“Sure, I’d love to come to your daughter’s birthday party,” I said.
“Ok, be there at two or three o’clock.” Eloise looked as excited as the birthday child.
A Belizean birthday party? I was game.
By the time I pushed my stroller into the yard, it was full of people talking and laughing above the noise of a tinny boom box placed in a trash can for amplification. Party-goers sipped from plastic cups filled with amber-colored liquid that, no, probably wasn't juice. A tarp suspended between two trees offered some shade for a group of men passing a goblet around the circle. Women crowded together on boards balanced across stacks of concrete blocks. Children darted between the groups, sucking on sweets.
An awkward silence fell over the group as I arrived, with my children in tow. Maybe it was my veiling. Maybe it was my dress. Maybe my skin color. We handed our gift, a pack of three containers of play-dough, to the guest of honor, and Eloise hastened to make us feel welcome. She shouted above the music, “Everyone, this is a church lady, and she’s my friend.”
The crowd broke into cheers, boisterously welcoming my children and me. They offered their names and shook my hand. The women slid over on their plank bench for us to sit down at the makeshift table. Eloise placed a plate of rice and beans, BBQ chicken, and potato salad in front of me, and her sister poured me some soft drink. This church lady was welcome.
Church lady. The term flattered me. So many things she could have chosen from my life—“This is one of my mom-friends,” “This is an American lady,” or “This is the lady who lives in the big house,” but she had chosen “church lady.”
It’s not the first time I’ve been called a church lady. Before I was married, I taught a class of city children at our church’s Thursday evening Bible study. On the weekend, I enjoyed going to the the children's homes to play with them and build relationships. When my friends and I would step out of the car, children—not just those who came to Bible study—would shout, “The church people are here!” Not volleyball person, not chorus person, not school teacher person, but church person.
But no matter how much people call me a church person, there’s something more important. Do the people around me see me as a “Jesus person?” When people look at my clothes and veiling, they associate it with the Mennonite church, but when they see my actions, do they associate them with Jesus?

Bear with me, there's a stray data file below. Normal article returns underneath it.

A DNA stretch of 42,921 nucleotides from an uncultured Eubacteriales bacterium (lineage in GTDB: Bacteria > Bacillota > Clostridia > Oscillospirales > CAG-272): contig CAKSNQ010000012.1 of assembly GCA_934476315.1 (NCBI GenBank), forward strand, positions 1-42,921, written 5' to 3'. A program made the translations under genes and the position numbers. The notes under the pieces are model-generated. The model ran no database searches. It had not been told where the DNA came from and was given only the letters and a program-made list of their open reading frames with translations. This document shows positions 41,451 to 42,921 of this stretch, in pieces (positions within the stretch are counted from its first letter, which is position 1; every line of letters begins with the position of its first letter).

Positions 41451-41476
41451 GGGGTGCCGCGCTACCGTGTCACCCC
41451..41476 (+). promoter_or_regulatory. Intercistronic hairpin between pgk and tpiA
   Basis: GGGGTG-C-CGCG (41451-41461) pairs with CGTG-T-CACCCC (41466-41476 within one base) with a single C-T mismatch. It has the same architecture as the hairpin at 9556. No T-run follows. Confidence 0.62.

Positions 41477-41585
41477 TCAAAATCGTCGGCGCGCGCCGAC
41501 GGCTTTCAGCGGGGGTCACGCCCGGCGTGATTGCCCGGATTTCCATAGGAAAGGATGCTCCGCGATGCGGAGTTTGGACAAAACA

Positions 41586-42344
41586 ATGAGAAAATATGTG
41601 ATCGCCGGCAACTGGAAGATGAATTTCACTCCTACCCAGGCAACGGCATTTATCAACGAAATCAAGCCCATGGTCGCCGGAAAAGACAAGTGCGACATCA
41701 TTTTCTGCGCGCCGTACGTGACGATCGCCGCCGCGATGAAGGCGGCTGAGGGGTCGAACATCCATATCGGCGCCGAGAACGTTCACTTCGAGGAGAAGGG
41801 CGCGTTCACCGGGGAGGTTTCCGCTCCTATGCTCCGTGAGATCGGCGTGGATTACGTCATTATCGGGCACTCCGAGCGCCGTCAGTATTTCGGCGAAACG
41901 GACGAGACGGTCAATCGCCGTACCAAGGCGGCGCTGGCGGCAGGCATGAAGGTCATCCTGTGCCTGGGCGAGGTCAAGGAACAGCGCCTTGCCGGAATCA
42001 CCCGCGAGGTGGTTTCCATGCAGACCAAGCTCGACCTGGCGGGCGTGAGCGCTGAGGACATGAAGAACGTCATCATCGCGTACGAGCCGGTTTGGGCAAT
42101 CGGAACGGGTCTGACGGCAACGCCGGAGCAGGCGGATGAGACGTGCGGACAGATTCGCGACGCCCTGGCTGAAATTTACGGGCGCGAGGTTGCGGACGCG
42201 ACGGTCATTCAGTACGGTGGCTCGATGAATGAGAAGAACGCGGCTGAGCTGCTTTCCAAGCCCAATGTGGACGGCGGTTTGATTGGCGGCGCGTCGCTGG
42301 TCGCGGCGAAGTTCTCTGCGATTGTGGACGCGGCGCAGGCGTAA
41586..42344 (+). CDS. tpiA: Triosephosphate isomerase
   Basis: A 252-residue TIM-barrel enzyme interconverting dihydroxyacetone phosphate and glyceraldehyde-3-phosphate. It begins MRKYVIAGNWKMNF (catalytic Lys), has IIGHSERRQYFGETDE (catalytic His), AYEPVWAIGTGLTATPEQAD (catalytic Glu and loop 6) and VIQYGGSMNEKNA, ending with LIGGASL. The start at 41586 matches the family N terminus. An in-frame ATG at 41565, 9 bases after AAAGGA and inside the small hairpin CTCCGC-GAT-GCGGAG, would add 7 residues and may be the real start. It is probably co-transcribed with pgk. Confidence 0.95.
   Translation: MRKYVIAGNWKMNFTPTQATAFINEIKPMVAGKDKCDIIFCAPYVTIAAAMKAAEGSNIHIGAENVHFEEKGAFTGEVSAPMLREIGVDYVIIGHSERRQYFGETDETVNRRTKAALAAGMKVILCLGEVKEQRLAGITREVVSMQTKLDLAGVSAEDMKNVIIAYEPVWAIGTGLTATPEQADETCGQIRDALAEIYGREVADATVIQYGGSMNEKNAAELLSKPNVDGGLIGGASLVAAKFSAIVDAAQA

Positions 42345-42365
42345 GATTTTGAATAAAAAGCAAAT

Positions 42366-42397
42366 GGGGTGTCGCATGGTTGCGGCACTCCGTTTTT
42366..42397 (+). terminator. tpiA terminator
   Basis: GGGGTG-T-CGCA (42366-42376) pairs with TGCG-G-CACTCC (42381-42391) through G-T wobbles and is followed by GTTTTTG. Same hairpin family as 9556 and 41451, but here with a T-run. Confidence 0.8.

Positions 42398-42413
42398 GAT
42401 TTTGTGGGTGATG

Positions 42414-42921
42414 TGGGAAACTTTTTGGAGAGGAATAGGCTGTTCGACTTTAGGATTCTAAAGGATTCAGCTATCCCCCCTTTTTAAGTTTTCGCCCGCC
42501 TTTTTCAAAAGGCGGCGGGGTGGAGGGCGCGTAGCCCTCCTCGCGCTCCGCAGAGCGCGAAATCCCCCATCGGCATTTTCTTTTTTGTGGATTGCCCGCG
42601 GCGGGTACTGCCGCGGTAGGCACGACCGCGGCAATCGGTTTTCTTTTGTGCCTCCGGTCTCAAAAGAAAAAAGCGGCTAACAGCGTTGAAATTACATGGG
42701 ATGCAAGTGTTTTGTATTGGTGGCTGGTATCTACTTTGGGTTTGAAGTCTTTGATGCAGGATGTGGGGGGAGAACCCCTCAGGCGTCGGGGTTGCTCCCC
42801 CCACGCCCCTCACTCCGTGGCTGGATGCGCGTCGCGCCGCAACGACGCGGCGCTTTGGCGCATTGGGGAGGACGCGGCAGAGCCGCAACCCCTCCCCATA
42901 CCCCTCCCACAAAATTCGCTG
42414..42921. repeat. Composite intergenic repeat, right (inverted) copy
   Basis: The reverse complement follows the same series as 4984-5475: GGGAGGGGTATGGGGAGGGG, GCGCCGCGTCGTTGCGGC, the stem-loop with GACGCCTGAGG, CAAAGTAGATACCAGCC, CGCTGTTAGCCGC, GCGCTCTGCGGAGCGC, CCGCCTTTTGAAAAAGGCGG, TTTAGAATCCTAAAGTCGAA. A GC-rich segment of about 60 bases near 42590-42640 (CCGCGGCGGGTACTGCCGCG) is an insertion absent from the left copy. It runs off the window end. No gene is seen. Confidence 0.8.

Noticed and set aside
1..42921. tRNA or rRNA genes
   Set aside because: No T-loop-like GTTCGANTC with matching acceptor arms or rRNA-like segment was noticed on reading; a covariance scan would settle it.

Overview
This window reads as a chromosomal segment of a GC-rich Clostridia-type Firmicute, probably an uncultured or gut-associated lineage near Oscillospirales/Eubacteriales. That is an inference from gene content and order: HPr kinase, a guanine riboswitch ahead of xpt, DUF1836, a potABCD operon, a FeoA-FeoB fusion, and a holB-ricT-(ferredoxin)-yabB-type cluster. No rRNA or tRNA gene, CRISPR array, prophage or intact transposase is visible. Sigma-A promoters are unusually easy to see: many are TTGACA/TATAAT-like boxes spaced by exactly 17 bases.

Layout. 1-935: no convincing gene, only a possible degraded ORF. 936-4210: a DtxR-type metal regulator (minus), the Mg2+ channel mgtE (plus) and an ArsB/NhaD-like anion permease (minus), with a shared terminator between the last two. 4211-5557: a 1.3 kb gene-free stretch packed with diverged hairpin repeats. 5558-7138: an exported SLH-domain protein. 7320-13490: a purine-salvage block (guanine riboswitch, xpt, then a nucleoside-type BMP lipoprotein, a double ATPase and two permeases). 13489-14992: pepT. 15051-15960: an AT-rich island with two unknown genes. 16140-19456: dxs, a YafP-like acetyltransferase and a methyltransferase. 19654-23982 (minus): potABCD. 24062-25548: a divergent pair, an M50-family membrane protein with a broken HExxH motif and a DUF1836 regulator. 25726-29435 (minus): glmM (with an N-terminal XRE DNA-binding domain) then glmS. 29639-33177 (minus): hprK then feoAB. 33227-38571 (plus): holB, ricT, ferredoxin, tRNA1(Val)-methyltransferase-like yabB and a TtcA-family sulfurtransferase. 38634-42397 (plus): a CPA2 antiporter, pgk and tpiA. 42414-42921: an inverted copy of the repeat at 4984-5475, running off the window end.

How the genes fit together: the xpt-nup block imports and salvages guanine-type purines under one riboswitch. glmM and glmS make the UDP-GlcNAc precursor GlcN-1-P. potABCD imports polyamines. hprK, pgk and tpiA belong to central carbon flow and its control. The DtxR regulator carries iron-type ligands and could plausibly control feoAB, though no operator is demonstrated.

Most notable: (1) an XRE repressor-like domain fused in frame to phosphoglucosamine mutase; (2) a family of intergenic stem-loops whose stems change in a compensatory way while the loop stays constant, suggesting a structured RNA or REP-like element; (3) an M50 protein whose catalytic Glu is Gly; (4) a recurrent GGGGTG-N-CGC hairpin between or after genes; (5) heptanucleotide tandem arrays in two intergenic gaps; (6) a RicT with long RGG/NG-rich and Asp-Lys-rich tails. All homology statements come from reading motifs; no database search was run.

My children may see Jesus when I put Band-Aids on their ouchies and give them a kiss. They may see Jesus when I pull them onto my lap for a story, but what about when we're getting ready for church and one can't find her sandals and another is dawdling when I want her in the bathroom NOW to comb her hair?
My neighbor may see Jesus when I sit on my porch step and listen to her tell about how drugs have ruined her brothers' health, how she's scared he'll die one of these times. But does she see Jesus when she calls from the gate for the fifth time that week, holding her little bag of something she wants to store in my already-full fridge or freezer? Does she see Jesus when she comes to ask for that little baggie at 10 P.M. when I'm preparing for bed? Or at 9:00 on a Sunday morning when all five locks between me and the inside of the house are already closed and I will be late for church if I go back inside?
The school students, whose classroom is in our yard, probably see Jesus when my husband asks me to come out to the classroom and share some of the hard things I learned in my youth. But do they see Jesus when I’m sick and tired of my privacy being invaded, and they come and ask for salt and pepper to put on their mango or some ibuprofen for a headache?
I love being associated with church, but more than that I want others to see Jesus in me.